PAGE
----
b) Potential Main Branches: Branches shall be distributed radially around and vertically along the trunk, forming a generally symmetrical crown typical for the species.

1. Potential main branches shall be evenly spaced and have appropriate space between them.

2. Branches shall be no larger than 2/3 (two thirds) the diameter of the trunk, measured 1" (one inch) above the branch.

3. The attachment of scaffold branches shall be free of included bark.

2) Branch structure: The better quality, large-maturing shade trees (lower extreme left) have all branches less than about two-thirds the trunk diameter. Poor quality shade trees (lower left center) have larger upright branches. Trees such as crape myrtle and other small-maturing trees can have several trunks. Trees with extensive defects in branches such as cracks and included bark (lower right) represent lesser quality than trees free of these potential problems. Included bark can be seen between the two arrows below. Branches with bark inclusions are weakly attached to the tree and can split easy.

C) Temporary Branches:  Unless otherwise specified, small "temporary" branches should be present along the lower trunk below the first potential permanent branch, particularly for trees less than 1-1/2" (one and one-half inches) in trunk diameter. Temporary branches should be distributed around and vertically along the lower trunk. They should be no greater than 3/8" (three-eighths inch) in diameter and no greater than ½ (one-half) the diameter of the trunk at the point of attachment. Heading of temporary branches is usually necessary to limit their growth.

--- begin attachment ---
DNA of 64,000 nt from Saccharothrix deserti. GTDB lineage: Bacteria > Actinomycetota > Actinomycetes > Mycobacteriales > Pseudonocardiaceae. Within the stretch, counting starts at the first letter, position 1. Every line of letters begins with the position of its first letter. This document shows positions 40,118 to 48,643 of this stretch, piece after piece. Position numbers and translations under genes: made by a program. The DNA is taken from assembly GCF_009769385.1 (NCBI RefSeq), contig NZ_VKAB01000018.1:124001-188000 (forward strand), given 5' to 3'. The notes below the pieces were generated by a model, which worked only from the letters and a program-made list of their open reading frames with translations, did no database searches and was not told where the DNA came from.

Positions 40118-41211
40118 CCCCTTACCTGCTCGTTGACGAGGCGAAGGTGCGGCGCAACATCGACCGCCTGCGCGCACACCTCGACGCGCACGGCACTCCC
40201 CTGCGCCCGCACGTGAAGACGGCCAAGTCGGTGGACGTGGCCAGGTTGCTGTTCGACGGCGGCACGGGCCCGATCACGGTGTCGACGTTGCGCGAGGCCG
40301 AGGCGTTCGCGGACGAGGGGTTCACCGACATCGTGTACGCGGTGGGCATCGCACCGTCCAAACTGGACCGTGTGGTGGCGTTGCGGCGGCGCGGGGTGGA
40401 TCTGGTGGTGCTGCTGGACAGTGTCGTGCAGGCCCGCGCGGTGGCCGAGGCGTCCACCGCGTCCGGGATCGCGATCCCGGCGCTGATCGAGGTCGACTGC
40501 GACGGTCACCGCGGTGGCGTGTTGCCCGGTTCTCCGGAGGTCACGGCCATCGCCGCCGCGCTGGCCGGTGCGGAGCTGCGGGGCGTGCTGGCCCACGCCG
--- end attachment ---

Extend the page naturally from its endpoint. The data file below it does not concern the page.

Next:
1. Trunk diameter goodqualitytree5.JPG: and taper shall be sufficient so that the tree will remain vertical without the support of a nursery stake.
2. The trunk shall be free of wounds (except properly-made pruning cuts), sunburned areas, conks (fungal fruiting-bodies), wood cracks, bleeding areas, signs of boring insects, galls, cankers and/or lesions.
3. Trunk diameter at 6" (six inches) above the soil surface shall be within the diameter range shown for each container size below:

Container  Soil Volume*  Trunk Diameter (in)  Soil level from Container Top (in) 
# 5                  0.6                    0.5? to 0.75?                             1.25? to 2?

# 15                  3.3                    0.75? to 1.5?                             1.75? to 2.75?

24 inch box       10.5                  1.5? to 2.5?                               2.25? to 3

* Approximate soil volume in gallons


1. The trunk, root collar (root crown) and large roots shall be free of circling and/or kinked roots. Soil removal near the root collar may be necessary in order to verify that circling and/or kinked roots are not present.
2. The tree shall be well rooted in the container. goodqualitytree6.JPG: When the trunk is carefully lifted both the trunk and root system shall move as one.
3. The upper-most roots or root collar shall be within 1" (one inch) above or below the soil surface. The soil level should be within 2? (two inches) of the top of the container (see table above)
goodqualitytree7.JPG: 4. When the container is removed, the root ball shall remain intact.